If you get a chance to see the Studio Players’ production of the farce Out of Order, which begins its three-week run this weekend, there’s a good chance you’ll be belly-laughing. But the play’s director, Timothy Hull, said that for all the absurdity of the play’s numerous comedic moments, there’s a lot of calculation involved.
“There’s a lot less wiggle room in comedy,” Hull said. “Things have to be really clear and precise and exact. Ironically, it’s a little more intellectual.”
It’s the smarts behind the silliness that has become a hallmark of playwright Ray Cooney, who has written numerous acclaimed comedies that have become hit productions performed on London’s West End over his long career. Out of Order, which won the 1991 Olivier Award for best comedy, begins with junior minister of Parliament Richard Willey (Jason Meenach) heading to a tryst with the prime minister’s secretary, Jane Worthington (Megan Mooney), at a fancy London hotel. But when the couple inconveniently discover a dead body inextricably lodged in the suite’s window, other people get involved, and things go downhill hilariously fast.
“It’s got interesting characters, fast-paced dialogue, all kinds of really funny situations and lines,” Hull said. “It’s got all kinds of situations in which whatever the worst possible thing to happen in that moment ... happens.”
Hull said his first exposure to Cooney’s work was in college, when he played the lead in Out of Order while participating in a summer theatre program at Western Kentucky University.
“There are just some characters and moments that are just among the funniest things I’ve ever seen or done on stage,” he said. “Really, that’s just why it’s stuck in my mind all these years.”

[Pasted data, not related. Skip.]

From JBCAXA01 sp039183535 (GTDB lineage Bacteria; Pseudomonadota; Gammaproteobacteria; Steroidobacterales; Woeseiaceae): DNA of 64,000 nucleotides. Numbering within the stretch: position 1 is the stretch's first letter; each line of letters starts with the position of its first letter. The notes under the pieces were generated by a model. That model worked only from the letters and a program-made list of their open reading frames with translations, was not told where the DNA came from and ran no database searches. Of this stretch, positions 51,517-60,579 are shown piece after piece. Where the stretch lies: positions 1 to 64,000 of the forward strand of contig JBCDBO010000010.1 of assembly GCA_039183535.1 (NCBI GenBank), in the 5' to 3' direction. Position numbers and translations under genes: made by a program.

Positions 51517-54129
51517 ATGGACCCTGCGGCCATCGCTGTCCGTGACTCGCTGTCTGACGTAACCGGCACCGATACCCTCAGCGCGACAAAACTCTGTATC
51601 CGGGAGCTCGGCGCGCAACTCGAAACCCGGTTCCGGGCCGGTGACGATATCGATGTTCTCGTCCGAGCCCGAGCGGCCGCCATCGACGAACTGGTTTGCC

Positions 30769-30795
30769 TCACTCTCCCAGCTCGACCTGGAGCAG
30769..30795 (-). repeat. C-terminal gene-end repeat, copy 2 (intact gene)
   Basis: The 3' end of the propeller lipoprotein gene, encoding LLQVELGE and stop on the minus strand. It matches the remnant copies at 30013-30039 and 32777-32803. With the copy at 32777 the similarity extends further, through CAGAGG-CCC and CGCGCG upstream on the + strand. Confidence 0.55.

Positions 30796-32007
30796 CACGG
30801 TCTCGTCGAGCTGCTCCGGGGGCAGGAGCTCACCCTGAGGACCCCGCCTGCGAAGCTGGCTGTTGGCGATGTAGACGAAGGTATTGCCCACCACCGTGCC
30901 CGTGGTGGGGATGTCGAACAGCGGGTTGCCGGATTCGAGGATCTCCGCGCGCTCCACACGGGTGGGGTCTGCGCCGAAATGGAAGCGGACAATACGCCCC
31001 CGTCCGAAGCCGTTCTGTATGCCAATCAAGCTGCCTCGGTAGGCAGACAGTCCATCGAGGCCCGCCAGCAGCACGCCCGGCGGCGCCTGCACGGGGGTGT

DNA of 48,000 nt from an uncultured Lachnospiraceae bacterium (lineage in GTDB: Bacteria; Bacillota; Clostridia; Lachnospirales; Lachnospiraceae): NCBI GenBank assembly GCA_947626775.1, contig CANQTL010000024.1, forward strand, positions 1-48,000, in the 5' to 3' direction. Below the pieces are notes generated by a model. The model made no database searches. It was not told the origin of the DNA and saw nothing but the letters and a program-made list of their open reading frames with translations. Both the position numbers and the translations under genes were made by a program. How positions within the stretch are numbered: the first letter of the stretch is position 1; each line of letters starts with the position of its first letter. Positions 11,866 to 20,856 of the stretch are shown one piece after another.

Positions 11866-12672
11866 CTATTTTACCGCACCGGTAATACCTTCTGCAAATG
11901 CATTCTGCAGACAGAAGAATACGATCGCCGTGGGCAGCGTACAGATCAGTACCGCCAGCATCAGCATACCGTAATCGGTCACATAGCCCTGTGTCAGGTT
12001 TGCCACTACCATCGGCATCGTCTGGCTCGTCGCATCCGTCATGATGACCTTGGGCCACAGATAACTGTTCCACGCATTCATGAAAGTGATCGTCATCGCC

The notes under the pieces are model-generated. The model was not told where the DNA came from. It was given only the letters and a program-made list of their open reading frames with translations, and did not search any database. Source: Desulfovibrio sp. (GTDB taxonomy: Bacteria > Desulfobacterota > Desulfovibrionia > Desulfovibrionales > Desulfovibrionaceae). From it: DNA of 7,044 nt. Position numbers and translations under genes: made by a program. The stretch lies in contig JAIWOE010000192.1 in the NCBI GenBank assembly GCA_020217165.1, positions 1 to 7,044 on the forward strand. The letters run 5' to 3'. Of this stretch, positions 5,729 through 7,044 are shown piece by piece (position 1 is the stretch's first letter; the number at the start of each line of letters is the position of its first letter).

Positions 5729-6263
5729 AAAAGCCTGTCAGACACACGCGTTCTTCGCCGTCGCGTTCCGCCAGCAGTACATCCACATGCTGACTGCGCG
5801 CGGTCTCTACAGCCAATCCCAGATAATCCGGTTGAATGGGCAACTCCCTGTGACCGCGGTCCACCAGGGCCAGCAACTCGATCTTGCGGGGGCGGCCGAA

Hull has appeared in several Studio Players productions as an actor, but this is his first time as a director since he was an undergrad. He said the responsibility is equally intense and enjoyable, but he really likes rehearsing and just watching the cast run with the material.
“The most enjoyable part is seeing all of the actors developing their characters and developing their relationships and coming up with their own comic business,” he said. “I just love seeing what they come up with.”
Hull said he thinks of the mixed experience he has had portraying comedic roles himself. In this comedy, he said, he thinks the material and the actors will get the reaction he’s looking for.
“In comedy, they (the audience) have to laugh ... no matter what. And I’ve certainly had nights where they weren’t laughing. It’s not fun,” he said with a chuckle. “I’m certain people will laugh and I’m certain it will be relatively big laughs as well.”